Gene transfer system by polycation liposomes Y Yamazaki et al

PCL is more stable than DOPE-based PCL although DOPE-based PCL could also deliver GFP gene into hepatic cells (data not shown). Acute toxicity on mice (five per group) was not observed by the injection of PCL, and the fluorescent colonies were observed in all five mice injected with PCL although none of the fluorescent colonies was observed in mice administered GFP plasmid alone.

1151

Discussion

Figure 4 Effect of serum on the transfection efficiency by PCL and cationic liposomes. PCL (䊉), DMRIE liposomes (䊊), DOTAP liposomes (䊐), or LipofectAMINE (왕) were complexed with 1 ␮g of plasmid DNA. COS1 cells were incubated with liposome/plasmid DNA complexes for 3 h at 37°C in the presence of various concentrations of serum. At 48 h after transfection, the cells were solubilized and fluorescence intensity was then determined (Ex 493 nm, Em 510 nm). Data represent the mean ± s.d. (n = 3). *, Significantly different from the data without serum (P ⬍ 0.05) evaluated by a Student’s t test.

other hand, DOPE liposomes modified with PEI 25 000 did not show comparable gene transfer activity at any cetyl density tested (Figure 6b).

PCL-mediated gene transfer in vivo Finally, we tested PCL for gene delivery in vivo. GFP plasmid was mixed with PCL and injected into mice via the portal vein. After 1 day the liver was removed and examined under fluorescence microscopy. The number of fluorescent colonies was observed on the surface of the liver. Figure 7 shows a typical fluorescence photomicrograph by use of DPPC-based PCL, since DPPC-based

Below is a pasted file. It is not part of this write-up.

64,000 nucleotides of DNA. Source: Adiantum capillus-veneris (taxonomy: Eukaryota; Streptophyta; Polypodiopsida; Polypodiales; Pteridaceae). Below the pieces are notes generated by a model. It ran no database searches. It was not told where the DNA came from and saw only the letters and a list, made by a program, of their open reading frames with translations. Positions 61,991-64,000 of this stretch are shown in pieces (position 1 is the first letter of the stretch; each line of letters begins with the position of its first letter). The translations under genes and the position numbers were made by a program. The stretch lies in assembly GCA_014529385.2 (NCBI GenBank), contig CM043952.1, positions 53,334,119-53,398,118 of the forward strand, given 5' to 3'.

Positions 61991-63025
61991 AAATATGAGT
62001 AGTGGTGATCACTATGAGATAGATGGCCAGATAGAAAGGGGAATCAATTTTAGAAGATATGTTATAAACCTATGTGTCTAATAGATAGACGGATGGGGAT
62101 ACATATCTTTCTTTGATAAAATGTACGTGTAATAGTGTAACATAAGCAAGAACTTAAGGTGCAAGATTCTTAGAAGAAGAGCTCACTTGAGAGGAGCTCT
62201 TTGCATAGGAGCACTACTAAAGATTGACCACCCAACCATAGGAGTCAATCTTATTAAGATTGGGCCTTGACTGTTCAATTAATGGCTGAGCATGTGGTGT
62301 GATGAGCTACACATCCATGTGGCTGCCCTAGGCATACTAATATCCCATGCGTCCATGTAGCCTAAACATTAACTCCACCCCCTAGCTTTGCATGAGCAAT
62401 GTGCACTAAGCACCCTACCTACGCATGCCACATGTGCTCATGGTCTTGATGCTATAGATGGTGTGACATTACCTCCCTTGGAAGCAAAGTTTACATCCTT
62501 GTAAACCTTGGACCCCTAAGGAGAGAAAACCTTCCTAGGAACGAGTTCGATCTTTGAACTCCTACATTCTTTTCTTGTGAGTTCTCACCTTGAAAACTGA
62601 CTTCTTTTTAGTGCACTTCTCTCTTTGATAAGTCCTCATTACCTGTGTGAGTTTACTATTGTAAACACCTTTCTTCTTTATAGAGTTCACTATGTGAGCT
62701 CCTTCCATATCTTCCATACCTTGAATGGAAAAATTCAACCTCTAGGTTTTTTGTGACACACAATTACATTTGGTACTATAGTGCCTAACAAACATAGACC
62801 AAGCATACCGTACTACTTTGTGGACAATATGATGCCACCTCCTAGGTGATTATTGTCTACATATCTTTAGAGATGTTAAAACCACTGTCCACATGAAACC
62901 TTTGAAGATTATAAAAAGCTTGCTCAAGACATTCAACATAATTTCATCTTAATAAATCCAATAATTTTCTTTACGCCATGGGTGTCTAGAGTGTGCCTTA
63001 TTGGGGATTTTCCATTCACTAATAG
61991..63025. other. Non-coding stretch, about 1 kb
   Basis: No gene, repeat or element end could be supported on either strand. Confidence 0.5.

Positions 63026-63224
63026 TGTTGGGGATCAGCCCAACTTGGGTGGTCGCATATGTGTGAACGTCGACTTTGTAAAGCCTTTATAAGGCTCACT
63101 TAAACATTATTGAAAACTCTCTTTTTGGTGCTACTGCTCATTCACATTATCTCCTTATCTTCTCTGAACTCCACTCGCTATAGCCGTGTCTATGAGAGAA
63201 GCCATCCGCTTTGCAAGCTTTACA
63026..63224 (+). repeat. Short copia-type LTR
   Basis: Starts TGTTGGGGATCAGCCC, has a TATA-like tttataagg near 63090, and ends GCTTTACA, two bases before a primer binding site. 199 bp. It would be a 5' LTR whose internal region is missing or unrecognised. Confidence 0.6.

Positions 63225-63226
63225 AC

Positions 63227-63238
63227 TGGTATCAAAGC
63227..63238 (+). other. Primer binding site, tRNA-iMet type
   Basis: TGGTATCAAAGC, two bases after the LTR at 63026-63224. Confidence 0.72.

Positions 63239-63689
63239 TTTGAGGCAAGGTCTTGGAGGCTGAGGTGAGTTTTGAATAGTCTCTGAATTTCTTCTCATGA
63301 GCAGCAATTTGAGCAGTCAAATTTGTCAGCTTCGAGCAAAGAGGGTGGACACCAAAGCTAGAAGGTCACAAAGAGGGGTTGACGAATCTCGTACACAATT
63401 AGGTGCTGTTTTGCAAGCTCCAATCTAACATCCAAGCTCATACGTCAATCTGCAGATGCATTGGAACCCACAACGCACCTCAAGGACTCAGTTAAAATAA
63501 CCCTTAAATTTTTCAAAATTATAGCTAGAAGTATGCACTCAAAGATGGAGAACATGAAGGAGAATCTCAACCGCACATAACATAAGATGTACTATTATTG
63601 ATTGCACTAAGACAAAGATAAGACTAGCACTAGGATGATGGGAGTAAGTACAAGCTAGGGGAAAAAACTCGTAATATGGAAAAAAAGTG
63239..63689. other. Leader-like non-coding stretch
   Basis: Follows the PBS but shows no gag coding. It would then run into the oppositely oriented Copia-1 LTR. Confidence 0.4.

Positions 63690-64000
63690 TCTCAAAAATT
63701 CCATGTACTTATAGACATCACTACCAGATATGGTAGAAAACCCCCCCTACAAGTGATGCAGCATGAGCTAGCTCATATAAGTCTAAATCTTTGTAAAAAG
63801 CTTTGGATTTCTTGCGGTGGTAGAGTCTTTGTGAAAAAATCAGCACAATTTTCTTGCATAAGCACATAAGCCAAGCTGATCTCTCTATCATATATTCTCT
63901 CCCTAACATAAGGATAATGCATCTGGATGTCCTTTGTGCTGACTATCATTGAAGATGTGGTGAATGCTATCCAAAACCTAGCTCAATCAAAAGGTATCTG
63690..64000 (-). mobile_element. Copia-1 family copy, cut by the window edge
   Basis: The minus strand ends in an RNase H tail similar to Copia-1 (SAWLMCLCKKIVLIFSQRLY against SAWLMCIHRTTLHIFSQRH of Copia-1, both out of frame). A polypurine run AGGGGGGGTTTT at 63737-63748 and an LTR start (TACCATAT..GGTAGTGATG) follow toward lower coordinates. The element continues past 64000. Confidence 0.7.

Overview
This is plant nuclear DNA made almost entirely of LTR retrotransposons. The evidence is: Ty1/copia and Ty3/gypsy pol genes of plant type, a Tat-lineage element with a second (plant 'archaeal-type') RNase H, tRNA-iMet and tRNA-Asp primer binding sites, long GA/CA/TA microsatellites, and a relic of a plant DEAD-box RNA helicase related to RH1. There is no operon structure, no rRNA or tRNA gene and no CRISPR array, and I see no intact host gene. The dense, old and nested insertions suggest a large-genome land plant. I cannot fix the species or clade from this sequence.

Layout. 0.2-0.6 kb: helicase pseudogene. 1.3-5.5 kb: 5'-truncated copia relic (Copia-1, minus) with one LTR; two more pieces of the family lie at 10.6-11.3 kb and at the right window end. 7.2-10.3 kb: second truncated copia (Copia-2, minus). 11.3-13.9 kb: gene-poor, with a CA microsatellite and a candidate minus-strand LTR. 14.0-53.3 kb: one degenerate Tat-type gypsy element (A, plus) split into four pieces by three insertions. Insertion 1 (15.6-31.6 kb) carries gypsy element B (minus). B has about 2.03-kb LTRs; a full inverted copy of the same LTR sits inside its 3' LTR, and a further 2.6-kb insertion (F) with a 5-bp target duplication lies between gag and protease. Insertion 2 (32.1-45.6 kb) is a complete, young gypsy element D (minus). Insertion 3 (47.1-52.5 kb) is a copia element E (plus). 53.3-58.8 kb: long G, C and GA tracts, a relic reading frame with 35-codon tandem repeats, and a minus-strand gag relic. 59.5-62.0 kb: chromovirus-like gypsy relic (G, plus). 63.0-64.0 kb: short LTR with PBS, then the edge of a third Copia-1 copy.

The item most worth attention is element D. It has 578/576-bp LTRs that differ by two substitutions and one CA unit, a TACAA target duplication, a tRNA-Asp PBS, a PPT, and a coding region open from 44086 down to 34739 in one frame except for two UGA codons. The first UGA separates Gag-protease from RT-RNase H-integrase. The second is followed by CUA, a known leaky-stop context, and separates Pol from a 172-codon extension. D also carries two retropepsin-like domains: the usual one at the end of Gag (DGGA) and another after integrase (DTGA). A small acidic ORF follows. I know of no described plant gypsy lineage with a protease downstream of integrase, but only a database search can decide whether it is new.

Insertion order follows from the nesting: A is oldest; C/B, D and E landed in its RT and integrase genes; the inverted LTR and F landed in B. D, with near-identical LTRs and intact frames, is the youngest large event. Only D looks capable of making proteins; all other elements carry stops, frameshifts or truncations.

As an indication of the rapid progress in molecular biology, gene therapies for various diseases have been attempted. For gene transfer, effective and safe delivery of the desired gene into the target cells is the most important issue. For gene delivery systems, both virusmediated and nonviral systems have been considered. Some of virus-mediated gene transfer systems have been found to be quite effective for gene transfer, although there are arguments about their safety and preparation homogeneity. Nonviral carriers for gene transfer might overcome these objections. Cationic liposomes are thought to be potential nonviral carriers, however, present formulations are not satisfactory due to their low transfection efficiency and potent cytotoxicity.6–9 On the other hand, polycations, such as spermine,25 polylysine,26 and polycationic polymers,27,28 have been used as tools of gene transfer. The main reason for the usage of these polycations is that polycations enable compaction of DNA. As presented here, we have developed a novel carrier for transfection by combining these two modalities, namely, cationic liposomes and polycations. A similar attempt was made by using lipopolylysine and DOPE,29 although treatment for destabilized endosomal function, such as chloroquine treatment, was essential for obtaining high efficiency of gene transfer by polylysinemodified liposomes.30 At first, we grafted hydrophobic anchors on PEI, a